Lets talk about the following hand, might be a good lesson:
Suppose you are sitting in East. Your opponents had a bit of an agressive auction:
pass - pass - 1♦ - pass
1♥ - pass - 3♠ - pass
4♦ - pass - 4♠ - pass
5♥ - pass - 6♥ - Dbl
Partner leads ♠K, dummy ruffs with ♥4 and plays ♥Q.
First question: do you take your Ace or not? There's no real reason to take it. Playing low gives away a trick (double dummy), but you make it very hard on declarer to get to 11 tricks, since he can't draw another trump! I think most good players would hold it up once.
At the table East cashed ♥A, so we cash and have another decision to make.
The key now is to figure out what declarer needs to make his contract, and what dangers he'll have to cope with. It's clear that he'll need his ♦ length (which you control), and he'll also need to draw trumps at some time without us getting another chance to play some ♠s. To set up his ♦s, declarer will need ♣ entries (you only have 2) and 2 trumps to ruff. So it might be possible to lock up the hands.
There's another question that is probably very interesting: how many ♦s does declarer have? We can't know for sure, but it's probably 2-3 since most players don't cuebid partner's suit with a singleton. If he has 3, then you can probably give partner a ruff, but in that case you'll always have a ♦ trick so there's no need to play ♦. If he does have a singleton or void, he'll be totally ruined anyway (with stiff he needs to ruff 3 ♦s, so he'll need a 5 card trump).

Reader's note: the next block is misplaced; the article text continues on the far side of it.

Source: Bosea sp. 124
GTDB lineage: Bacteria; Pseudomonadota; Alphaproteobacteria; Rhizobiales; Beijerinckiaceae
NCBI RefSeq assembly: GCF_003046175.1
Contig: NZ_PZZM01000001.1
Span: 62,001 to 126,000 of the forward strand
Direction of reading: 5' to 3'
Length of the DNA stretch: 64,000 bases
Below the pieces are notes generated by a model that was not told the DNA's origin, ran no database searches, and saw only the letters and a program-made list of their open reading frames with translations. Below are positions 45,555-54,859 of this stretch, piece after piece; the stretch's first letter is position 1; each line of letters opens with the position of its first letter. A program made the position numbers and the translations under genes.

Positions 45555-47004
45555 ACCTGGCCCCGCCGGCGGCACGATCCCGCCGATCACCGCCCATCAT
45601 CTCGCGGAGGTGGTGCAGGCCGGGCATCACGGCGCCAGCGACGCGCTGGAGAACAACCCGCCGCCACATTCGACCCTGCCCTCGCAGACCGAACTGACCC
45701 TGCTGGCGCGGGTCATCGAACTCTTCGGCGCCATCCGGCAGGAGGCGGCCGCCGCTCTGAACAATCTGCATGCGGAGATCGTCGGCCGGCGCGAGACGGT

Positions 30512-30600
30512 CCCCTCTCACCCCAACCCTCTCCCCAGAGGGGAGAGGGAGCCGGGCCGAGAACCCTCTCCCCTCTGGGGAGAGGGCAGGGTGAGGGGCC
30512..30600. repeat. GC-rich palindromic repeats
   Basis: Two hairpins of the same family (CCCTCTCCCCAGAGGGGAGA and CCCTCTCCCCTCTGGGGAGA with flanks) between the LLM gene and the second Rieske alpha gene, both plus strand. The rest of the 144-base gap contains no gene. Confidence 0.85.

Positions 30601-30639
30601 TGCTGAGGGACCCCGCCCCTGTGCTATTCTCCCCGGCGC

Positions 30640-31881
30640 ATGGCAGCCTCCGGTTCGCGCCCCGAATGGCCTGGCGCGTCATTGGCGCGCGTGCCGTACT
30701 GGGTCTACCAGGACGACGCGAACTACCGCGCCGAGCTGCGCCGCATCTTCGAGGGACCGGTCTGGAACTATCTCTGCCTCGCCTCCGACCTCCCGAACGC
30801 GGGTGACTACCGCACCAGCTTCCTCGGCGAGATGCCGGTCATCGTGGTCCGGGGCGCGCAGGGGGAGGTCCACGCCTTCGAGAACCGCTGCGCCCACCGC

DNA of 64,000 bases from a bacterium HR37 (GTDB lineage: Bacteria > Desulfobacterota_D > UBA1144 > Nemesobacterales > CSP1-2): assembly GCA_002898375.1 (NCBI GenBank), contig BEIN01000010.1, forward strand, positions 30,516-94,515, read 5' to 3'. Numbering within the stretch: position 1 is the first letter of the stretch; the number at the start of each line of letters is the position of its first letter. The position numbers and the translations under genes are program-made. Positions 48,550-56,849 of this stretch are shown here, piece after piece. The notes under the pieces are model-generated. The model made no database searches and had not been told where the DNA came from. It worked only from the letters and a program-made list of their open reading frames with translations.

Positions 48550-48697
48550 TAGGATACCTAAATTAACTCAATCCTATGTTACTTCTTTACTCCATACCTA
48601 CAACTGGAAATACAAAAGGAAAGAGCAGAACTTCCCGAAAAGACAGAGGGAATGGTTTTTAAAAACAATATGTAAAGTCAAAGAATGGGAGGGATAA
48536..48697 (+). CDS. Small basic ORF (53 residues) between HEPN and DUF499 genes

So what do you continue?
It's necessary that you mess up declarer's plan. You suppose declarer has ♦Kx (which is the only dangerous one for us). He will be able to set up his ♦s only if he can draw your last trump when he's in dummy (since he'll need his other trumps to ruff ♦s), ready to cash his remaining ♦s. So there are 2 possibilities to mess that up:
- let declarer ruff a ♠: declarer will have to hope for a 3-3 split in ♦ now, which isn't the case (he'll need to draw trumps, and will only be able to ruff 1 more ♦, not 2)
- mess with the ♣ entries. You only have 2, you declarer will need 2 ♣s to get to dummy twice. Now that you'll ruff the 3rd ♣ he'll be down.
At the table, East played a ♥, which is imo the least useful continuation possible. Now my partner (I was sitting North) found a very nice line of play: ♦K, ♦A, ruff a ♦, ♣ to dummy, ruff another ♦, ♣ to dummy, draw the last ♥ and claim for contract.
If you visualize declarer's plan, you'll have 'double dummy vision' playing this hand.